CONDITION: Good; suitable for framing. However, please note: The image shown may have been scanned from a different example of this print than that which is offered for sale: The print you will receive is in Good condition but there may be minor variations in the condition compared to that shown in the image. Please check the scan for any blemishes prior to making your purchase. Virtually all antiquarian maps and prints are subject to some normal aging due to use and time which is not obtrusive unless otherwise stated. We offer a no questions asked return policy.

AUTHENTICITY: This is an authentic historic print, published at the date stated above. It is not a modern copy.

VERSO: There are images and/or text printed on the reverse side of the picture. In some cases this may be visible on the picture itself (please check the scan prior to your purchase) or around the margin of the picture


PROVENANCE: Illustrated London News


Items smaller than A4 size are usually packed in a stiffened, board-backed envelope. Larger items are rolled and packed in postal tubes. Large items which are too stiff to be rolled in wide-diameter tubes are mailed in all-board envelopes. In the unlikely event of damage in transit, please send the affected item or items back to us and we will provide a replacement or refund.


Economy, tracked and express shipping options are available to all destinations worldwide. Over half our orders are sent to customers outside the United Kingdom and we have supplied over 30,000 buyers in over 70 different countries. We ship orders virtually every business day to customers in North America and Europe. The cost of delivery depends on the size of the largest item in your order, where you are located, and the delivery method that you choose at checkout. For orders received before 2pm, we can arrange delivery next day in the UK, within 2 business days to continental Europe and North America, and within 4 days to most other countries worldwide (excludes PO Box or APO/FPO (Military) addresses).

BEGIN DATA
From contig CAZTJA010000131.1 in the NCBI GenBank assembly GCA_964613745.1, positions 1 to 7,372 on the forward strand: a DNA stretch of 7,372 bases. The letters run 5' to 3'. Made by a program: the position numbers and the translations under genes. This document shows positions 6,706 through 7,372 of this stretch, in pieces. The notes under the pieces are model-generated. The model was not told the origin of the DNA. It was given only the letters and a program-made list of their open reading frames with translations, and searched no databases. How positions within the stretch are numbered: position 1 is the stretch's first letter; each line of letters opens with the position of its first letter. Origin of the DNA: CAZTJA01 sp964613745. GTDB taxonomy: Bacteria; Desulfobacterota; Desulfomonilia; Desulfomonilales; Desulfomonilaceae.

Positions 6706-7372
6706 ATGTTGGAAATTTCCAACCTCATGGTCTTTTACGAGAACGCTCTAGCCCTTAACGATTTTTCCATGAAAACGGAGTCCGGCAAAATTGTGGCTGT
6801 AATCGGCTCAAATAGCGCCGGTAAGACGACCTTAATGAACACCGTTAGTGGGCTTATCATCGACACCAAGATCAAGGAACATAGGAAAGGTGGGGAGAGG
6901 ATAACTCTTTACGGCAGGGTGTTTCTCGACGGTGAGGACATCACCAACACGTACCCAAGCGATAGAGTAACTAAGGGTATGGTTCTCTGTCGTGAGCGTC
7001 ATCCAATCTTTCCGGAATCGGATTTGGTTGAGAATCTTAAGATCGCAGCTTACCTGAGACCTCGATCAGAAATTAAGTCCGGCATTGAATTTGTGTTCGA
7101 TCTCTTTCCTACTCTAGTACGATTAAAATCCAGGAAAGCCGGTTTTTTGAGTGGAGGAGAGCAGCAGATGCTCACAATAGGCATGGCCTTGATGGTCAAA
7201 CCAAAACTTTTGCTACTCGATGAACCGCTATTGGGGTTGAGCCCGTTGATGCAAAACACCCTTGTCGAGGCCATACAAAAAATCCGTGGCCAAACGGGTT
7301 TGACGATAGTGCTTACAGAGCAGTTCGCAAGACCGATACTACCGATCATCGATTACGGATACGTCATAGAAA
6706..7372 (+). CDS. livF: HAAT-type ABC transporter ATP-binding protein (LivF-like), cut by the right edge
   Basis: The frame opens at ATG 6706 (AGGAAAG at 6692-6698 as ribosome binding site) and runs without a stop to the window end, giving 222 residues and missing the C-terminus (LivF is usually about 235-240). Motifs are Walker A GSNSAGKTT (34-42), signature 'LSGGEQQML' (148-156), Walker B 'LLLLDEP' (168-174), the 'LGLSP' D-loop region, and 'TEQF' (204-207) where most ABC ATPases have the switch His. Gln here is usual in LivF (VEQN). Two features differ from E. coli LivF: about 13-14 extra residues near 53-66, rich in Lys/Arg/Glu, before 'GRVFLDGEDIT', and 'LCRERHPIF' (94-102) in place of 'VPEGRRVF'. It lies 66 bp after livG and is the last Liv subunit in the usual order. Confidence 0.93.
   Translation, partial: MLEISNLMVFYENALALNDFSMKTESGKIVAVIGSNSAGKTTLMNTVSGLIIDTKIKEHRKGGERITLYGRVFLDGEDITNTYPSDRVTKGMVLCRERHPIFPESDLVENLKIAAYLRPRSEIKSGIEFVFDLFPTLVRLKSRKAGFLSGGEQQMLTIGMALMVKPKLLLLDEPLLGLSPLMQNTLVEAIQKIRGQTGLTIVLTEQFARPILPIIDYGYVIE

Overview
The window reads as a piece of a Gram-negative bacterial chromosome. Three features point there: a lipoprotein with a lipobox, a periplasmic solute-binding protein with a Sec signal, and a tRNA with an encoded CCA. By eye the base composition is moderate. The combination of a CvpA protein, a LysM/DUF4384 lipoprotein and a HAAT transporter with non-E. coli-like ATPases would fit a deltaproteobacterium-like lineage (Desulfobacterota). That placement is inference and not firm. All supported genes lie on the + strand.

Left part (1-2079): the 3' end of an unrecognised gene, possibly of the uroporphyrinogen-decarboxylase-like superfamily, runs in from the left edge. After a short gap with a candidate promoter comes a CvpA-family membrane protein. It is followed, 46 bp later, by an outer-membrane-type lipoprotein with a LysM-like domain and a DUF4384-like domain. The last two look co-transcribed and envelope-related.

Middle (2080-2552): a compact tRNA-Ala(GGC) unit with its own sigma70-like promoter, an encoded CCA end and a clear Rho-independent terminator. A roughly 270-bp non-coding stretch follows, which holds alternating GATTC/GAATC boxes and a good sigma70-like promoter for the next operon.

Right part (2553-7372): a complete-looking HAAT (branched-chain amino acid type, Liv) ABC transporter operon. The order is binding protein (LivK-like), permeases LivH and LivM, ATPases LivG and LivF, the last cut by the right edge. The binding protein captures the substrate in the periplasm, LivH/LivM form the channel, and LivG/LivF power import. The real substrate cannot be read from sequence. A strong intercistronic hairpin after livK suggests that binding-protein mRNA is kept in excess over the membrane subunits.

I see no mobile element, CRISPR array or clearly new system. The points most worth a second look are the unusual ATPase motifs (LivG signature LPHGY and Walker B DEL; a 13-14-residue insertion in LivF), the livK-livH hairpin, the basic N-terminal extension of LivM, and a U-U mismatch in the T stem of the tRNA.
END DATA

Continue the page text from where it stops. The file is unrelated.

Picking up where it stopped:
We accept returns for any reason if sent back to us within 14 days of receipt of your order. If any of your items are not as described, we will provide a full refund including reasonable return postage costs upon safe return to us. If you have changed your mind, you are responsible for the cost of returning the item to us. We describe the size, age and condition of all our products as fully and accurately as possible. Most of the items which we sell are in very good condition. However, the condition of antique and vintage prints and maps can vary. All of our product listings including a statement which classifies the condition as being either “Good”, “Fair”, or (rarely) “Poor” and which describes any material flaws, blemishes, imperfections or other significant features such as folds. Please read the description carefully before purchase.

You could also be interested in these...
Products You Recently Looked At